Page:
Timeless Classic

‘Velveteen Rabbit’ takes audiences on a journey of love, acceptance, loss, and friendship.


Photo courtesy of Kailey Edwards

Karina Sharma (above) stars as the Velveteen Rabbit.

Ramona Shekhar , Editor-in-Chief

Spring-Ford’s annual fall plays are among the most cherished community events the school has to offer. This year Spring-Ford Theater returned to debut their latest production, “The Velveteen Rabbit,” a timeless classic from the early 1920s.

“The Velveteen Rabbit” follows the chronicles of a man named Steve who recants his childhood when he was four-year-old with his favorite toy, a velveteen rabbit who ponders over the idea of becoming real. Throughout the play, Steve and the Velveteen Rabbit rediscover their self-worth, and they travel through a wise journey of love, acceptance, loss, and friendship.

The stellar cast stars Gabe Peck as Older Steve, Killian Griffin as Younger Steve, Karina Sharma as the Velveteen Rabbit, Allison Personius as The Rocking Horse, Maddy Sterner as The Boat, Dylan Clark as The Train, Nanditha Paila as Bella, Anna White as The Fairy, and Omari Romu, Kyla Graham, and Elise Graff as the Wild Rabbits. The play was also Spring-Ford Theater’s directorial debut of Kailey Edwards.

This show was exceptionally heartwarming to see and perfectly suitable for younger audiences. The cast gave a phenomenal performance and reenacted their characters who were several years younger than them. This play’s rendition and resolution of “The Velveteen Rabbit” was remarkably delightful to watch and experience as compared to the original story’s plot.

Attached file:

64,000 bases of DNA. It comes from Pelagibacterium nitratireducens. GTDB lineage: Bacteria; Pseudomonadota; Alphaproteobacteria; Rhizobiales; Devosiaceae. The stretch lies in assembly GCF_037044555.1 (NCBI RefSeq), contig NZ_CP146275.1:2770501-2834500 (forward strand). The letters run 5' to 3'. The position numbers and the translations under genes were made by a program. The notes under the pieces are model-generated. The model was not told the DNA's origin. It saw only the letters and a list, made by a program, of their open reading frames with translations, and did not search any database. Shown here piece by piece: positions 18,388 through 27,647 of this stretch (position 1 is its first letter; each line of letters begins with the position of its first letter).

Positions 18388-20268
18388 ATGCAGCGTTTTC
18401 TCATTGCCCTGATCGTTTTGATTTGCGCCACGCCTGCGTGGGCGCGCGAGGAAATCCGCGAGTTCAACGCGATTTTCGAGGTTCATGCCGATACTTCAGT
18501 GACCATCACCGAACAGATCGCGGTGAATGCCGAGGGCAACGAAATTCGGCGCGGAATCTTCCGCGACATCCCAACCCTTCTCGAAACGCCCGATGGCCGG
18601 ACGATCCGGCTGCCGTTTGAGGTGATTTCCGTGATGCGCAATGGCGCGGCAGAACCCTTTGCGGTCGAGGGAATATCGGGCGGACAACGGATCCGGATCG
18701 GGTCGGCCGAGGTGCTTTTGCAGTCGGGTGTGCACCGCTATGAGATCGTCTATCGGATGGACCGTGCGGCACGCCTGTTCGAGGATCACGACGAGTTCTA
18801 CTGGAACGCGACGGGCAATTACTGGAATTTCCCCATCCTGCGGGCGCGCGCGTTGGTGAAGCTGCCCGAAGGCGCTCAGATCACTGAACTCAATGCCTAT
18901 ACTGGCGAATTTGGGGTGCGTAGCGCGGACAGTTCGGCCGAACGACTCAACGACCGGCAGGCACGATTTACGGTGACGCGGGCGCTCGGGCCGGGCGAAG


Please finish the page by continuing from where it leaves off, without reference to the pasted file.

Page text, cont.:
“I thought that the play was pretty good, and the acting was impressive for a group of teenagers,” said junior Elena Paredes. “They pulled off the whole aesthetic of the story. My favorite part of the play was the outfits.”

Aside from the production itself, the stage crew and scenic members did a marvelous job crafting and painting a beautiful scenery on the stage’s triple-sided set with colorful illustrations and art from the children’s book.

“It was a pretty tiring process, especially for the actors and crew,” reveals Dylan Clark who plays the Train. “But, overall, it was really fun to be in, and I’m proud of the finished product.”

The cast, crew, and directors successfully captured and embodied a jovial spirit from a tale whose original writings convey a dark and dismal theme. These individuals deserve a round of applause for their commitment and dedication to this wonderful and authentic piece of art.